With the resignations, the Prime Minister has not
replaced Dr Alexis and Mr Brizan but has
distributed their potolios between two of the
.remaining Ministers.
The following table shows responsibilities of the
current Cabnet with indications of the new
deprtents allocated as a result of the
resignations.


Mra Bi.mJones


(1) External Affairs
(2) Arriculture
(3) Forestry
(4) Lands
(5) Tourism


(1) Civil A
(2) Local
3) Social
(4) Youth
(5) Sport,


* (1) Attorney General


From Dr Francis Alexis
Mr George McG re
aviation *" (1) Education
Government (2) Culture
Security- 3) Labour
Affairs (4) Coo lives
(5) Fisheries
** From Mr Georue Brizan
From Dr Francis Alexis
Mr Deany Wil liam


Jl) Health
(3) Women's Affairs
(4) Physical Plmnngw
Dr Keath Mitchell
(1) Works & Utilities
(2) Community Developmea
UK Hertt Bmai


None




None


(1) National Security None
(2) Home Affairs
(3) Carriacou & Petit Matinique Affairs
(4) Information
5) Finance
(6) Trade
(7) Industry
(8) Economic Planning
(9) Energy
The other fo members of te New National ty (NNP) in the House of Representatives have been made
Ministers of State and members of Cabinet Details of these eats are:-
1Mi EZV_ O DaL Cmmanm Wn msumm t.*


Minister of State in the Ministy of
Health & Housi.,
MrA ins>Nag Aedrw
Minister of Stae in the Ministry of
Legal Affairs. External Affairs
Agricultre and Tourism
Mi AlleyM Wak
Mimiser of State in The Ministry
of Works
Mr Felix Alexuader
Minist of State in the Ministry
of Education and Social Services


-Women's Affairs

Agriculture & Tourism


Worts

Labour
Cooperaives
Fisheries
Culture


I-I~ -r


o a


--~- _L .I- 1


I ~ 1 '-


- -


Additional


Tf IF-X.1749fer.r C'aF^^ JyIr r f j j ff f .fr.-','*








The Grenada Nevsletter


Saturday 9th May 1987


P.M. CHARGES

"POLITICS OF CONFRONTATION"


d ime Minister Herbert Blaize has accused three
. members of the Opposition of having embarked
on the politics of confrontation" and has warned
G-renadians that this could lead to "pain and suffer-

Mr Blaize made the charge in a national broadcast
on May 8th. Two days before, he said, the
Ministry of Health had received a letter from Dr
Francis Alexis, Mr George Brizan and Mr Tillman
Thomas, stating they would visit the General
Hospital, the Princess Alice Hospital and the St
Patrick's Clinic at certain stated hours.


"There is nothing wrong with "
visiting the Hospital to see what .. .
Soes on there". the Prime cofio
Mini-ster said, It is, however,
well known to all.......... that 6iO
there are certain times of the day
when visitors are not allowed at O v
the hospitals ........... Whythen e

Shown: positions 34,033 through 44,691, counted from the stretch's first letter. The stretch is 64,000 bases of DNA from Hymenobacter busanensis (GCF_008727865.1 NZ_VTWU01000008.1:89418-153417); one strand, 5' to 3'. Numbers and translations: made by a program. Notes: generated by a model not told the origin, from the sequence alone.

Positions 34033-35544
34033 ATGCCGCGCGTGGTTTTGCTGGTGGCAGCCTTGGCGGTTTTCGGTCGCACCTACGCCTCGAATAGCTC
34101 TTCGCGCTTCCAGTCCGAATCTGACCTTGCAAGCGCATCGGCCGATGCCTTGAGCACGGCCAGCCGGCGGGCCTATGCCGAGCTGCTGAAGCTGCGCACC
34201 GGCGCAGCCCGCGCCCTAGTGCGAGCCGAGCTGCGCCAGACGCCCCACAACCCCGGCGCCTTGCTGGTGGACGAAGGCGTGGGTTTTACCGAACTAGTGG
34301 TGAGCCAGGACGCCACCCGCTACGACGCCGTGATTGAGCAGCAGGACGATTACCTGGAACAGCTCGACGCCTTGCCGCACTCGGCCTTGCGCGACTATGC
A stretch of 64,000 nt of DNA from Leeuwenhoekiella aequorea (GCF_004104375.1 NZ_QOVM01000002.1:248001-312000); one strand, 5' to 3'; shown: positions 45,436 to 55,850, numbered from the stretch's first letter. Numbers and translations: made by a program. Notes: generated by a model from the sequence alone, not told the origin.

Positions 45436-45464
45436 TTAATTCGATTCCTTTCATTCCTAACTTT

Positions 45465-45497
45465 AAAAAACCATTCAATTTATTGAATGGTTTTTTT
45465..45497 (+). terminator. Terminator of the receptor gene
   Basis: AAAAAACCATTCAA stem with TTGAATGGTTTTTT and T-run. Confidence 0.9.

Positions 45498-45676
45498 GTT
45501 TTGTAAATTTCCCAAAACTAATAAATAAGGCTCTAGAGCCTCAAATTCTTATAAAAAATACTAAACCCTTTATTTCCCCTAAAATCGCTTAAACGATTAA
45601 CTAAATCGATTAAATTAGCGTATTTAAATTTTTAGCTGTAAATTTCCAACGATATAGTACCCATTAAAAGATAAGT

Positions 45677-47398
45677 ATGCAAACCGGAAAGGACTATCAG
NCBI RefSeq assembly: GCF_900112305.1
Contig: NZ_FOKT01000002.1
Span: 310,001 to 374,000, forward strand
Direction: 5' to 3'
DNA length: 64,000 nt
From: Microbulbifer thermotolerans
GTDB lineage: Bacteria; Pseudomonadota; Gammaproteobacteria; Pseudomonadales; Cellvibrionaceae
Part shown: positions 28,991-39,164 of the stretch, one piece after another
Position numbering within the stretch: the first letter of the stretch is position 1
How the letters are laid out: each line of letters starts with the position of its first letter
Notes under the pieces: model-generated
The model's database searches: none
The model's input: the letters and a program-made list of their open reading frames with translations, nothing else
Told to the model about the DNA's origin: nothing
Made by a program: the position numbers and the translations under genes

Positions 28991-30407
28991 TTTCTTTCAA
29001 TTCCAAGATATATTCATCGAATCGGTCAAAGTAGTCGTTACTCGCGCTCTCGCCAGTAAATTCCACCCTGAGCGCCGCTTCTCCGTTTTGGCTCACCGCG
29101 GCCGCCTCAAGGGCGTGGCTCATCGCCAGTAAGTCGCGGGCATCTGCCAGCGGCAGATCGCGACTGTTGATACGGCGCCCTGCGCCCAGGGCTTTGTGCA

should some of the Opposition
Members chose an hour when visitors are not
allowed ?"'
SSignificant
Mr Blaize said it is significant that during almost
two and a half years (since the elections of 1984
these Parliamentarians had made no attempt to visit
the mstiiutions. and he expressed the opinion that,
to find the answer to the present move by these
Opposition members, it is necessary to look back to
1973.


'4~
F"l

6


"You will recall that the politics of confrontation
started at Grenville on November 18th 1973", he
said "It was on that Sunday that a few persons
travelled to Grenville with the expressed intention of
seizing the Grenville Police Stauon as their first
move to bring down the then Government. How
Sdid this all end? It ended with pain and suttering
and, after having placed Grenadians under 'heavy
manners' for four and a half years, it finally came to
an end with massacre and execution."
Mr Blaize's reference is to an incident which was
investigated by the Duffus Commission of Inquiry
into the Breakdown of Law & Order and Police
i Brutality in Grenada,
Evidence was given to the Commissioners that, on
18th November 1973, six members of the New
Jewel Movement, including the Joint Co- Ordinating
Secretaries of the Movement. Maurice Bishop and
Unison Whiteman, were severely beaten in
Grenadas second town. Grenville, by the Police
Aids, a gang of criminals recruited by the then
Prime Minister Sir Eric Gairy.
Conflicting
I The details of the attack, which led to near fatal
results, were established, but there was conflicting
evidence as to the motives behind the NJM s visit
i to Grenville.
SPolice Inspector Innocent Belmar, who commanded
the Police Aids. testified he had received
information that the NJM intended to attack the
SGrenville Police Station. On the other hand, a
Grenville businessman Mr H M Bhola, told the


Commissioners he had been one of a group of
businessmen who had organized a meeting in
Grenville to which the NJM had been invited.
Protest
The purpose of the meeting, Mr Bhola said, was to
discuss a "shut down" of the island in protest
against the activities of the Police Aids,
In their Report, the Duffus Commissioners said
they are satisfied that Maurice Bishop had been
invited to attend a meeting of businessmen which
had been arranged in Grenville.
They said also, i
epolThere is no
Sof credible evidence
ationfst ed to support the
alleged rumour
on h upon which police
action was based
1 to -the effect that
... the six men, or
any one else. had
conspired to take over the State of Grenada on
Sunday November 18th 1973, and that the seizure
of the Grenville Police Station was part of such a
conspiracy .
In his broadcast on April 8th, Mr Blaize said the
strategy and objectives of Dr Alexis, Mr Brizan and
Mr Thomas seem "distressingly identical with those
of November 1973".


"The three members of the Opposition, who claim
to be part of Her Majesty's loyal Opposition", he